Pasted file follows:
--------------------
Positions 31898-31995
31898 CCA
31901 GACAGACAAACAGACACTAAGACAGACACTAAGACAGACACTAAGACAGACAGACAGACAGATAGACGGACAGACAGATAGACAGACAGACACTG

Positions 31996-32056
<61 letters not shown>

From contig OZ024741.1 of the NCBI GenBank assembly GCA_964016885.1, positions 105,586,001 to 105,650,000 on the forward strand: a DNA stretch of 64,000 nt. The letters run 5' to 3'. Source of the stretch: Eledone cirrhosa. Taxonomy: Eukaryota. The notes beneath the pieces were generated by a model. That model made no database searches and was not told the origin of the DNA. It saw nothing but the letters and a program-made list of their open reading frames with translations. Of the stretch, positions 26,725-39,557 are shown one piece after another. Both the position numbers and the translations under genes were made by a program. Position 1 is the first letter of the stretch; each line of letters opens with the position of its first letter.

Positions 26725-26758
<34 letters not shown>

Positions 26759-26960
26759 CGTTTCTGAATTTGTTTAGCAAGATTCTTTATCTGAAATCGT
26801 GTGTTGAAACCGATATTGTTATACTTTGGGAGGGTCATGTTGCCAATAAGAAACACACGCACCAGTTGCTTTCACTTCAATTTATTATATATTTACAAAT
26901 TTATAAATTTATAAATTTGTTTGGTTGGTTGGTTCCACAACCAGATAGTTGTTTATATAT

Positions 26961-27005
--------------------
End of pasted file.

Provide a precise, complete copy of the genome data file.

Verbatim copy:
Positions 31898-31995
31898 CCA
31901 GACAGACAAACAGACACTAAGACAGACACTAAGACAGACACTAAGACAGACAGACAGACAGATAGACGGACAGACAGATAGACAGACAGACACTG

Positions 31996-32056
<61 letters not shown>

From contig OZ024741.1 of the NCBI GenBank assembly GCA_964016885.1, positions 105,586,001 to 105,650,000 on the forward strand: a DNA stretch of 64,000 nt. The letters run 5' to 3'. Source of the stretch: Eledone cirrhosa. Taxonomy: Eukaryota. The notes beneath the pieces were generated by a model. That model made no database searches and was not told the origin of the DNA. It saw nothing but the letters and a program-made list of their open reading frames with translations. Of the stretch, positions 26,725-39,557 are shown one piece after another. Both the position numbers and the translations under genes were made by a program. Position 1 is the first letter of the stretch; each line of letters opens with the position of its first letter.

Positions 26725-26758
<34 letters not shown>

Positions 26759-26960
26759 CGTTTCTGAATTTGTTTAGCAAGATTCTTTATCTGAAATCGT
26801 GTGTTGAAACCGATATTGTTATACTTTGGGAGGGTCATGTTGCCAATAAGAAACACACGCACCAGTTGCTTTCACTTCAATTTATTATATATTTACAAAT
26901 TTATAAATTTATAAATTTGTTTGGTTGGTTGGTTCCACAACCAGATAGTTGTTTATATAT

Positions 26961-27005